The first time I participated in the Clay County Spelling Bee, I was in the fourth grade. I studied Eaton’s True Blue Speller every day for months prior to the contest and Mom drilled lists of words with me each night before I went to sleep.
The day of the contest, I felt confident about my chances of advancing to the finals. After a couple rounds, our school’s sixth grade teacher entered the room and made a list of contestant numbers on the chalkboard, denoting who had too many misspellings and was out of the competition. One by one my fellow comrades in spelling would pick up their pencils and exit the room. I hoped my number would not show up on the board anytime soon.
As the number of students dwindled, I attempted to focus on the spelling words and not on the remaining competitors. Ten dropped to eight and finally, only six students were left.
That is when my number showed up on the board, written in Mr. Aufdenkamp’s distinctive handwriting.
I was crushed. Hadn’t I studied enough? I gathered the pile of yellow number two pencils and exited the room empty handed, except for the Ticonderoga No. 2s.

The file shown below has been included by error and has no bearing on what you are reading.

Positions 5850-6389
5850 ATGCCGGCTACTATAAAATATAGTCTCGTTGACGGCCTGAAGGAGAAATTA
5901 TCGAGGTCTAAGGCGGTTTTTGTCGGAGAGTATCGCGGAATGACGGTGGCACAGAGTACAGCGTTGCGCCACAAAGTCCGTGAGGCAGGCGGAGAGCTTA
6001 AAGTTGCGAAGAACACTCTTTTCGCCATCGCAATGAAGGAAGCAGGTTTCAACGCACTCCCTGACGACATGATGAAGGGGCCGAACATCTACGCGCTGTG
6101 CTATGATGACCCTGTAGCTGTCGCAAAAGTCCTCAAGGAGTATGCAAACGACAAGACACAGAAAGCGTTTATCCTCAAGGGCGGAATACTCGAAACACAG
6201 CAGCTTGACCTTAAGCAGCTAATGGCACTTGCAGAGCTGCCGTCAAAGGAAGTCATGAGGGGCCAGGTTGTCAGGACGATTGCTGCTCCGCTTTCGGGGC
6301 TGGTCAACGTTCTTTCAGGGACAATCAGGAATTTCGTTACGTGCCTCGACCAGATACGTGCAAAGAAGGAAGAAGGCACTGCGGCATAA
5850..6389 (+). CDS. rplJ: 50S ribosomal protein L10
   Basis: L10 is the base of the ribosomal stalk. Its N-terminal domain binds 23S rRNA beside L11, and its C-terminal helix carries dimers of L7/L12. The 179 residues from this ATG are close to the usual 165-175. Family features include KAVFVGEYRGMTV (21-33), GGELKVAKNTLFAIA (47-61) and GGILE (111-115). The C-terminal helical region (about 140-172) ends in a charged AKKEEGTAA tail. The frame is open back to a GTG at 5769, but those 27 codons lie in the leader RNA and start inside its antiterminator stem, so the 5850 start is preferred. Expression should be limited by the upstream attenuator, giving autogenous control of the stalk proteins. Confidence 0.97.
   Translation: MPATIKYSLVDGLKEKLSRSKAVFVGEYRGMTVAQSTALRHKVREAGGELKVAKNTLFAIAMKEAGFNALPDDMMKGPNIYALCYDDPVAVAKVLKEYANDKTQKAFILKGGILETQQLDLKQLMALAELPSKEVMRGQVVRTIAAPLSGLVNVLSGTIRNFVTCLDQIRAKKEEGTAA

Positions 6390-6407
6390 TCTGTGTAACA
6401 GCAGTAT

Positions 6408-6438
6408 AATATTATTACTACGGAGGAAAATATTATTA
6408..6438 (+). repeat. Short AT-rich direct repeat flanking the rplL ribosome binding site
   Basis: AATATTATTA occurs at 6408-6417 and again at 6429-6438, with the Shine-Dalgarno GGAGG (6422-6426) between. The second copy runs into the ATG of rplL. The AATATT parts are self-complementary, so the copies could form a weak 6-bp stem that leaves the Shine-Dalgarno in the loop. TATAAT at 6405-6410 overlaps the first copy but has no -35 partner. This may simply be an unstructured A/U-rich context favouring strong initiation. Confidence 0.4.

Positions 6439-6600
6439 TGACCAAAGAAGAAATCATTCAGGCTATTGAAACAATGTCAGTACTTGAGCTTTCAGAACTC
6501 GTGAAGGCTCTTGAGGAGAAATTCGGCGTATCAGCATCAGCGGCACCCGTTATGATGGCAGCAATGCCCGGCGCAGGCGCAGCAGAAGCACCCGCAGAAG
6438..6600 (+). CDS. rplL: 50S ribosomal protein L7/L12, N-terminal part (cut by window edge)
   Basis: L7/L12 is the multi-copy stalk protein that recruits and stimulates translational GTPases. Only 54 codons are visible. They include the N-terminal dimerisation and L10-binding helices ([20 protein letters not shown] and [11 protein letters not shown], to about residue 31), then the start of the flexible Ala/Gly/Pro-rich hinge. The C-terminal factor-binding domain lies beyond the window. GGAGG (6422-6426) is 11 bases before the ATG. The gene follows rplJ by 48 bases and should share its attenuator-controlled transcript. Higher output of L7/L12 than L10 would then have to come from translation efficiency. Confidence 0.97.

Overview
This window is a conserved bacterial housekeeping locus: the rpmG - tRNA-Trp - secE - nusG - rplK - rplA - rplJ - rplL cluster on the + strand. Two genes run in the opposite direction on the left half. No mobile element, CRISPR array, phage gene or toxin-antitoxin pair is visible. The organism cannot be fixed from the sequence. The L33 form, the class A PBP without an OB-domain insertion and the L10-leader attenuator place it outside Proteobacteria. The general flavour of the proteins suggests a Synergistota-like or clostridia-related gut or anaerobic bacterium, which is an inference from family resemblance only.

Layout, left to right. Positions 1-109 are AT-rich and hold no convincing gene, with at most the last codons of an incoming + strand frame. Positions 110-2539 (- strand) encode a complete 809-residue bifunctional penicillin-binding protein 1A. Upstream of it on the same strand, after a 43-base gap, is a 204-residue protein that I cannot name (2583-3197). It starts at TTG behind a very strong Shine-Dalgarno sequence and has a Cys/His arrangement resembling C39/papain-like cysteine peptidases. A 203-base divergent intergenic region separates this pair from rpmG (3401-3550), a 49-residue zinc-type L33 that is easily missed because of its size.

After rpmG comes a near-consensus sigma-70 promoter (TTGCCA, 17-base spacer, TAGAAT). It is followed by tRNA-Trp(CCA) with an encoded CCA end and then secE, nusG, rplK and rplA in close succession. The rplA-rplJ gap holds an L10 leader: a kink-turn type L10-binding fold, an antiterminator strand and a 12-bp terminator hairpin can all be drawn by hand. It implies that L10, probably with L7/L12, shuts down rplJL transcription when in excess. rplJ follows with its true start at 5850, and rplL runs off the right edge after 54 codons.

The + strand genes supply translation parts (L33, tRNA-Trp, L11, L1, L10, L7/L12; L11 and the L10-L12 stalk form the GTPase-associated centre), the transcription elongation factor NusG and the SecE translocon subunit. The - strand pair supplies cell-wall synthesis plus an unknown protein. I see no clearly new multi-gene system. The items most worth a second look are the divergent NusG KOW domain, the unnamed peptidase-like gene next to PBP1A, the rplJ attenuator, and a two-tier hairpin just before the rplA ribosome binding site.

No participation ribbon. No trophy. Just a burning desire to do better, which I did the next four years.
That blast from my past came to mind this weekend while reading an article about Pittsburgh Steeler linebacker James Harrison and his take on trophies earned by his sons at a football camp sponsored by former Steeler Charlie Batch.
On his Instagram account, Harrison shared a photo of two trophies, each with an inscribed nameplate reading “Best of the Batch Next Level Athletics Student-Athlete Award.”
In the caption Harrison wrote, “I came home to find out that my boys received two trophies for nothing, participation trophies.”
The Steeler went on to commend his sons for their efforts and everything they do, nothing that he will encourage them every day, but the trophies will be given back until they earn a trophy.
Clap. Clap. Clap. Standing ovation.
I have never believed in an giving an award just for the sake of giving an award. I blame it on my years as a teacher and coach, but handing out a ribbon just for being present sends a wrong message and rewards mediocrity and in some instances, apathy.
No, I favor earning a ribbon, medal or trophy by actually earning it, whether it be at a spelling bee, the county fair or a volleyball tournament.
Sure, participation ribbons may stroke a kid’s ego when handed to him or her, but in the long run, it sets a precedent for minimal expectations. That’s a bad example and mindset. It encourages a sickening sense of entitlement, which seems to run rampant.
Harrison went on to write, “Sometimes your best is not enough. That should drive you to want to do better … not cry and whine until somebody gives you something to shut u[sic] up and keep you happy.”
Spoken like a true winner, Mr. Harrison.